With the twelfth Star Trek movie hitting screens I searched out a documentary about the original series. Specifically, how it came about.
Creator Gene Roddenberry had already made the journey from WW2 pilot to screenwriter. He now had the idea for his dream sci-fi show. Always called Star Trek.
He took it to his then show’s producer Herb Solow, then making hit series Mission Impossible.
According to Herb, Gene’s first pitch was a disaster. He turned up with just one sheet of paper. Everyone else pitching arrived with a book. Pages full of character descriptions and relationships mapped out. Worse still, Gene stumbled through his pitch.
Herb stopped him, but did see a spark somewhere. So he arranged a further visit. This time pitching to his commissioning friends at studio NBC.
Gene again waffled. Herb took over, talking about the emotions and big picture. The receiving execs said it wasn’t for them. Herb couldn’t accept this so sought…
They would go away, write an hour pilot, and the execs would read it.
It’s difficult to gauge how this procedure worked from a journalistic narrative. Yet you must expect that this phrase is not an accidental one. It means a true commitment. Its outcome produces something that becomes a collaborative, feedback-full document. A living, breathing, jointly owned piece of work.
This feels in stark contrast to say a ‘response to tender’.
It made me think of how you can go beyond the specs and techs of such a bland, emotionless document.
What can you do on a big bid about say, the ‘implementation’ phase? The on-going ‘maintenance’? Issue resolution? Progress reporting? How any inevitable ‘change’ will be managed in real-life?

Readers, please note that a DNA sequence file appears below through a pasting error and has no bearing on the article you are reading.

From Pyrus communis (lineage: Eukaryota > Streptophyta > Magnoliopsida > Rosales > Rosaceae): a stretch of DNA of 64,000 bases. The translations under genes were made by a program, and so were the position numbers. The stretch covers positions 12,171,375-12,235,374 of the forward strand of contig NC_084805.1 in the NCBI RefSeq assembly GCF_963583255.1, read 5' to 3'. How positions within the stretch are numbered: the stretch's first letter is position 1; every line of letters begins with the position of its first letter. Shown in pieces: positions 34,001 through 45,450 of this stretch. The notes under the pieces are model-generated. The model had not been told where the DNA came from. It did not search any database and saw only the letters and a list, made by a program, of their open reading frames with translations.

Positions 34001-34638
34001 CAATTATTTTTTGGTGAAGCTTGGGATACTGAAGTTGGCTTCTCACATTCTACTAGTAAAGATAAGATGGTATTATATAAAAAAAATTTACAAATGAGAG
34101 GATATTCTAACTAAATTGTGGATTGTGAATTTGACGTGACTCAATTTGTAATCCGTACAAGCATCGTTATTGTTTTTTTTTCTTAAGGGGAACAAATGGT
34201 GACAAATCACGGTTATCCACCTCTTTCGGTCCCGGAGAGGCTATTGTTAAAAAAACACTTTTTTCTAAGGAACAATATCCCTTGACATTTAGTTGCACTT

Get something like this worked on together and you, like the creators of Star Trek, can nail that pilot episode.
One element troubling me is how to properly get the prospect to give you quality time. So a good way to kick-off this kind of approach would be through a workshop environment.
What’s in it for the prospect of course, is guaranteeing as smooth a project as possible with as vigilant an evaluation as their bosses could ever have imagined.
By the way, that pilot bombed. But Herb got an unprecedented second pilot.
And after original star Jeffrey Hunter only wanting to do movies meant William Shantner got the gig, the second pilot was a hit with test audiences. 29 episodes were ordered.
Their next Sales job was all Gene. During a second series ratings drop, he was worried about Renewal. He was determined to get a third run.
So he mobilised their loyal fanbase. This seems so simple in today’s instant social media driven times. But it was a first way back in the Sixties.
By stealth he got all the relevant postal addresses and even the phone number of a key NBC VP. Subsequent bombardment not being enough, he got 500 of the biggest local Trekkies to march on NBC. By embarrassment or pressure, NBC bowed down to this public lobbying and another 24 episodes for a third season were secured.
If you’re in such a ‘renewal’ position, where are your Trekkies, and are they phoning, writing or marching on the people that matter?